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KUs Robinson, Withey dominate under basket
spt ap Kansas Robinson Withey
Kansas post players Thomas Robinson (0) and Jeff Withey grab a loose ball against North Carolina during the first half of the NCAA tournament Midwest Region final on Sunday in St. Louis. - photo by The Associated Press

NEW ORLEANS — Thomas Robinson and Jeff Withey are ready to tackle Ohio State star Jared Sullinger.
The way the two Kansas big men have been playing, Sullinger had better be ready, too.
The Jayhawks’ inside tandem didn’t get the chance to play against the Buckeyes’ All-American in December, when he missed the second of two games with a bothersome back. Robinson in particular took advantage down low, scoring 21 points and leading the Jayhawks to a 78-67 victory.
Robinson said he’s throwing out that matchup in preparing for Saturday night’s national semifinal at the Superdome. The Buckeyes are too different with Sullinger in the lineup to put much credence in an early season game played at Allen Fieldhouse.
Besides, Robinson said, the guys in the paint for Kansas are a whole lot better, as well.
“It’s going to be a fun matchup. Throughout the year we’ve played against some really good big men,” Robinson said Thursday. “It’s definitely going to be a challenge.”
The rise of Robinson, and to some extent Withey, mimics the rise of Kansas this season.
Neither played significant minutes last year — Robinson had trouble cracking the lineup, Withey was an afterthought. Neither showed up on major early season watch lists, and neither had the kind of imposing post presence they’ve established over the past five months.
Meanwhile, Kansas was picked as co-favorite in the Big 12 almost by default, though whispers had grown louder that perhaps this would be the year the Jayhawks finally slipped. They had lost a bevy of talent to the NBA. When a trio of recruits failed to qualify academically, it left a team that was supposedly short on talent even shorter of depth.
Bill Self even recalled a visit by former NBA coaches Jeff Van Gundy and Larry Brown — who, incidentally, won a title for the Jayhawks — early in the year. Brown watched the team practice without Robinson and thought Kansas would be fortunate to win 15 games this season.
“I think he’s amazed at how far this team has come,” Self said.
The 6-foot-8 Robinson and 7-foot Withey are the biggest reasons why.
Robinson has evolved into the dominating post presence that Self hoped for when he chose the Jayhawks over overtures from Memphis a few years ago. In fact, Robinson has in many ways eclipsed the expectations of a coach who is rarely content shy of perfection.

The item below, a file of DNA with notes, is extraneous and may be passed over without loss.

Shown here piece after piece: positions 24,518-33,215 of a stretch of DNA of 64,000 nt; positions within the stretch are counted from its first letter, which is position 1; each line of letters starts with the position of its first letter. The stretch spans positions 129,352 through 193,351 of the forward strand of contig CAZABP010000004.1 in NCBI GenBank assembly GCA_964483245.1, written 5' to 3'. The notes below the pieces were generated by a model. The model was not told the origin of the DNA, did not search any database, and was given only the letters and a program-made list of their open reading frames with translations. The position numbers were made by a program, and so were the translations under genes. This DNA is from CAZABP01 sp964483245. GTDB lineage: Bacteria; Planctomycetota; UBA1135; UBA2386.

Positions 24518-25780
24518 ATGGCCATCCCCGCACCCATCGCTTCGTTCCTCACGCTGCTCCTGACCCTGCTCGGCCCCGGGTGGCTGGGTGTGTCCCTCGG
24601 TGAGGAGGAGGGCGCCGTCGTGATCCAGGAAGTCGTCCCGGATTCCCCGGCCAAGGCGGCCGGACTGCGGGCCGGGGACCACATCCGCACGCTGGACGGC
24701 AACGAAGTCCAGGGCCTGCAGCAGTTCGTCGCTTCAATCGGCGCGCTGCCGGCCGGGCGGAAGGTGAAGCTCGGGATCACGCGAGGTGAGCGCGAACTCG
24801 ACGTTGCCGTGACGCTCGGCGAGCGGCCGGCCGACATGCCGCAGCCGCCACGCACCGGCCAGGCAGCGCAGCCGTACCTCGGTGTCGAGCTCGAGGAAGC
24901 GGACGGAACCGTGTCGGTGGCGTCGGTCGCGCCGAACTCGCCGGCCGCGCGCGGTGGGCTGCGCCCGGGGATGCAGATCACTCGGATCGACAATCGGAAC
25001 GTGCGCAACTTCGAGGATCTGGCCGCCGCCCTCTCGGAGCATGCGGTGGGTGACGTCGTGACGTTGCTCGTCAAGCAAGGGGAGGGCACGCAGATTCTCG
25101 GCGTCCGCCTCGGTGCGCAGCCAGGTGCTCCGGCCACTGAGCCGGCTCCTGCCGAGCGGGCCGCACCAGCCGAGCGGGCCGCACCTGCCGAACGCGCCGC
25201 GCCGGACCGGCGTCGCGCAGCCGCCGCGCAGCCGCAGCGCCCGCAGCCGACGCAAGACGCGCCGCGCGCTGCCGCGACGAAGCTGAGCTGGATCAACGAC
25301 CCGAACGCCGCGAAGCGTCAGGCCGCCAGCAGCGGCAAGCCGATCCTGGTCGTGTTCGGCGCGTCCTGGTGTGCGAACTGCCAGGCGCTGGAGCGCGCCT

“He only played 14 minutes a game (last season), but we still thought he could be an all-league-type guy,” Self said. “He had to realize what he wanted. He saw basketball as a safe haven and an avenue to help his family more than anything else he could do.”
Robinson’s backstory has become part of his very fabric: He lost both of his grandparents along with his mother during a devastating stretch late last season, leaving his younger sister as the only significant family member still in his life.
“Regardless of whether he plays well or not, I don’t think anyone in our program ever questions how much admiration and respect we had for him,” Self said. “If it was me, I would stay in bed and pull the covers over my head and hope time passed, and he’s totally different.
“He had to attack life.”
He’s certainly attacked it on the court.
The first unanimous first-team All-American since Blake Griffin in 2009, Robinson already has set the single-season school record with 26 double-doubles. He’s averaging nearly 18 points and 12 rebounds per game, and always seems to be at his best when the opponent demands it.
“I’m lucky I get to go against T-Rob every day in practice,” said Withey, who has used every elbow he’s taken from his bruising teammate to toughen up his own game.
It’s not as though Withey was overlooked coming out of high school. The kid from California at one point committed to Rick Pitino and Louisville, which plays Kentucky in the other national semifinal Saturday night, before switching his allegiance to Arizona to be closer to home.
Wildcats coach Lute Olson soon retired, and Withey went looking yet again.
He settled on Kansas, even though he knew he’d be stuck behind a bunch of big men. He was willing to bide his time while Cole Aldrich and the Morris twins headed to the NBA, and has become one of the Jayhawks’ most important pieces after rarely playing a season ago.
“Jeff is one of those kids that is kind of laid back,” Self said with a smile. “I don’t think he realizes how important he is to us sometimes.”
It’s become evident in the NCAA tournament.
Withey nearly set the single-game record by swatting 10 shots against North Carolina State last weekend, and then came up with two critical blocks in the closing minutes to help Kansas slip by North Carolina and reach the Final Four for the first time since winning the 2008 title.
“This tournament is an awesome opportunity for a lot of people that didn’t have a chance to show their skills during the regular season to have a chance,” Withey said. “There are a lot of great guys playing and to be able to go against guys like that makes me more excited to play.”